There were times when I just wanted to scream. I couldn’t understand why I was feeling the way I did. I was so blessed to have this little person in my life, but at the same time, I was scared to death of him and all things associated with him. I began questioning whether I was meant to be a mother or not. I was even afraid to hold him and cuddle him because I just kept hearing the nurses’ voices in my head saying he needed to grow, not be held. I wouldn’t let anyone else feed him or care for him. I didn’t even want to take time out for myself to shower. Some days it would be 5 p.m. before I realized I hadn’t eaten anything. Leaving the house for anything other than his doctor appointments was out of the question. I know my family was getting worried about me, but I just couldn’t snap out of it. In an attempt to get me out of the house, my mom started forcing us to take Sunday trips with her to Johnson City and Bristol. I would go along, but be miserable, nervous and cranky the entire time.
Things were getting worse instead of better. My boss had agreed to allow me to bring the baby to work with me whenever I was ready to come back, but I was too scared and uncomfortable to do even that. My milk began to dissipate because I was so stressed and just didn’t have the time or energy to pump like I needed to. I didn’t want to admit I was getting depressed after everything I’d just gone through, but I was, whether I denied it or not. After years of never truly understanding postpartum depression and downing women who claimed to have it, I was now one of those women. I was so ashamed of myself, which only made things worse. After a particularly long day at home alone with the baby, my mom came home to find me in tears. She let me cry it out and took care of the baby almost completely by herself that night. She woke me up the next morning to tell me I was going to work. I protested, but eventually she won the fight and I began getting ready. I found out that work was exactly what I needed. I could still care for my son, but I could also get back to my normal routine and include him in it. After a couple of weeks at work, I began to get more relaxed and actually started enjoying being a mom.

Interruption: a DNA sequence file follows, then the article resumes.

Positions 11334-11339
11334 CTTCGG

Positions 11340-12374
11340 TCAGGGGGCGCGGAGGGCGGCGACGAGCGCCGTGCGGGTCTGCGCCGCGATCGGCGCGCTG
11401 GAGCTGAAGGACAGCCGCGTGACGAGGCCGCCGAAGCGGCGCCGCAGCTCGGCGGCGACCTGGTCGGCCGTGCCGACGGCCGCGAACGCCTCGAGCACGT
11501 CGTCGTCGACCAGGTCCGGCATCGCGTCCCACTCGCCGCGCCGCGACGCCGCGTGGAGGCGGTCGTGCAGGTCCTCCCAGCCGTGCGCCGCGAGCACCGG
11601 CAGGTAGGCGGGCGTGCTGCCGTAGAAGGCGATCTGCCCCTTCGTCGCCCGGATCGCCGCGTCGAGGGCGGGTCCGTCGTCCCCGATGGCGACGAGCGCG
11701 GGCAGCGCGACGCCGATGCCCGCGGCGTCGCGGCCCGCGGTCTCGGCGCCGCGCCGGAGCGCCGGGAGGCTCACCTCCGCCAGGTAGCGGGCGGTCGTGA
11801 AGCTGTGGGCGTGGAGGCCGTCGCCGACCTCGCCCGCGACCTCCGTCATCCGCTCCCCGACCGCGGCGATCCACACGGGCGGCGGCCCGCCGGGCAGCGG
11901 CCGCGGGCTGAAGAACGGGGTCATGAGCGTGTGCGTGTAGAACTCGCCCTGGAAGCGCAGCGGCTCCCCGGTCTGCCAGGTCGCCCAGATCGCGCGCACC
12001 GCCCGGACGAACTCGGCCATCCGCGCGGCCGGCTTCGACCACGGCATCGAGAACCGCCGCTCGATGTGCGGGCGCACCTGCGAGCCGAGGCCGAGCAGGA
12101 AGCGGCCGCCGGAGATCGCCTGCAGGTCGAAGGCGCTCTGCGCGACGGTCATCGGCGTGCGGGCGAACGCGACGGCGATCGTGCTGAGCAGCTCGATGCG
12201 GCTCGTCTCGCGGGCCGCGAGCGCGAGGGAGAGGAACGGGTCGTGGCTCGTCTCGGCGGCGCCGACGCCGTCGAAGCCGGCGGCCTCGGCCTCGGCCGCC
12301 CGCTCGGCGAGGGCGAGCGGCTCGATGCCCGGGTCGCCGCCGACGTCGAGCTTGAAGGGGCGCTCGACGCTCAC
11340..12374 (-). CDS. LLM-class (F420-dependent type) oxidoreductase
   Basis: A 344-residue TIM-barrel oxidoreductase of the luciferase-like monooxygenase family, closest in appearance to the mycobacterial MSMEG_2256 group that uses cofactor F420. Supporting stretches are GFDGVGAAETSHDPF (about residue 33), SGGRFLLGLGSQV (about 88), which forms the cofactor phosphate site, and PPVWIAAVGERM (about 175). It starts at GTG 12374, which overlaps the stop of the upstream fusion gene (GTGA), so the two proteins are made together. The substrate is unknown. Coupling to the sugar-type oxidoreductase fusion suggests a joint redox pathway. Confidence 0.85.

Now my husband, my little man and I have moved into our new house and are trying to get settled into our routine. I have never been so in love in my entire life, and looking back, I now realize that maybe love was what scared me so terribly. It’s terrifying to love someone so much and have no control over their fate, especially when you consider how many times I almost lost him. There are still times when the anxiety comes creeping back in, but I can better deal with it now. My birth story may not be the traditional fairy tale of becoming a mother, but that’s OK. It’s the story of a little boy who fought against all odds to grow inside the mother whose heart was beating for him—a little boy who loved her so much that he couldn’t wait another minute to be in her arms. It’s the story of my amazing little preemie, Kayde Michael, who changed our lives forever and taught us what real love is all about.